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Jail for Father and Son who Defrauded Music Industry of More Than £500,000
At Newcastle Crown Court earlier this month, two men were collectively sentenced to more than four years in jail for the illegal supply, distribution and installation of unlicensed digital jukeboxes to pubs and clubs across the North East of England.

Malcolm Wylie and his son Peter set up a number of companies, including ‘Access All Areas’ and ‘’, that supplied unlicensed jukeboxes containing illegally downloaded music and video content to pubs and clubs across the North East from their Gateshead based company whose turnover was more than £1.3m. Over the course of seven years, the defendants incorporated the PPL and PRS licence fees into their customer quotations but did not make a single payment to PPL, defrauding them of approximately £550,000.

Following a landmark legal case by the BPI and PPL, Wylie Senior and Junior have been given jail terms totaling more than four years. Another defendant, was also given a 36-week prison sentence, suspended for one year as part of a community order.

Malcolm Wylie, 59 of Gateshead, admitted one count of distributing infringing copyright work between May 2003 and January 2009. He was sentenced to three years in prison and banned from taking the position of director for 10 years. His son Peter Wylie, 27, was found guilty by a Crown Court jury of two counts of the same offence. He was given a nine-month prison sentence and a 15-month sentence, to run concurrently.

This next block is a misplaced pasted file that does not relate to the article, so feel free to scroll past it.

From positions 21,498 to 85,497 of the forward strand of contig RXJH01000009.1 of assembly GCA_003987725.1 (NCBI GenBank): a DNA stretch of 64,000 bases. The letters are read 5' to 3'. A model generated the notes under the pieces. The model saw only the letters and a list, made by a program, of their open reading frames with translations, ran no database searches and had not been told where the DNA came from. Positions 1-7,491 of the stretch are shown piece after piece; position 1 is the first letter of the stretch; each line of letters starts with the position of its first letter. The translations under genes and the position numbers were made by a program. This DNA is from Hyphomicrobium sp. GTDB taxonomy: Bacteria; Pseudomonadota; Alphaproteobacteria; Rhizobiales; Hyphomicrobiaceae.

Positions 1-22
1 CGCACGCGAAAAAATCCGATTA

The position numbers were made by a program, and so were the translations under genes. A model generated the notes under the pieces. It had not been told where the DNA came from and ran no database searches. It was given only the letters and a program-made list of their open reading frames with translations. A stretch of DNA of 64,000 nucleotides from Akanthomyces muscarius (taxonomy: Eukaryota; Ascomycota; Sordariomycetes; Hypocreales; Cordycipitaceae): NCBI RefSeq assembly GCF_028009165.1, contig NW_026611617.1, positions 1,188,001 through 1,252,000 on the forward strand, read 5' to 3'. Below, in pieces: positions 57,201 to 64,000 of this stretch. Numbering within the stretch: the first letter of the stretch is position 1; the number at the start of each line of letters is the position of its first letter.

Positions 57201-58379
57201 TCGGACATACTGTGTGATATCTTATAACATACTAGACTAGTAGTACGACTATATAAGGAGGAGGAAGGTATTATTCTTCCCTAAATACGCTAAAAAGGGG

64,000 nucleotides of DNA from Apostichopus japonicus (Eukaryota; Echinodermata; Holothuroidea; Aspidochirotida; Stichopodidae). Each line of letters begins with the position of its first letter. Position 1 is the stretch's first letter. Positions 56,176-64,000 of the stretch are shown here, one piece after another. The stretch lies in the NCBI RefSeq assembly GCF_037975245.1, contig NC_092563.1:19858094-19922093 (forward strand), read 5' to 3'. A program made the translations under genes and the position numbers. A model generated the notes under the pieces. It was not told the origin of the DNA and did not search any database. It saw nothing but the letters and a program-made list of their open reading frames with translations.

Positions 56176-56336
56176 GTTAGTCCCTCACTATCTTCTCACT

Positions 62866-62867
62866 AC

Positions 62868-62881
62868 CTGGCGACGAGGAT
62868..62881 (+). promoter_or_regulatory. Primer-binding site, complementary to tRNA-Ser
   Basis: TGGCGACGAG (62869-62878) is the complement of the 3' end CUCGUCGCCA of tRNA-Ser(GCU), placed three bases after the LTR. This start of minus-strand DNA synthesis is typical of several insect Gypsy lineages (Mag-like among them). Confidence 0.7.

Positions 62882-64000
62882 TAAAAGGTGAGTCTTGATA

Delivering the sentence, the judge stated unequivocally: “Intellectual property is property and stealing it is a crime.”

David Wood, BPI’s Director of Anti-Piracy commented after the sentencing, "This has been a significant operation undertaken by Gateshead Trading Standards with support from Northumbria Police and I would like to acknowledge their professionalism and dedication in the way they have investigated this offence. The significant sentences delivered today demonstrate that what may seem a victimless crime clearly is not. The defendants made a considerable income from supplying unlicensed and illegally downloaded music to pubs and clubs in the North of England and their actions have not only harmed the music industry but also those landlords who, in difficult economic times, believed they were paying for a legitimate service when in fact they were also being exploited."

Published: 21 July 2010
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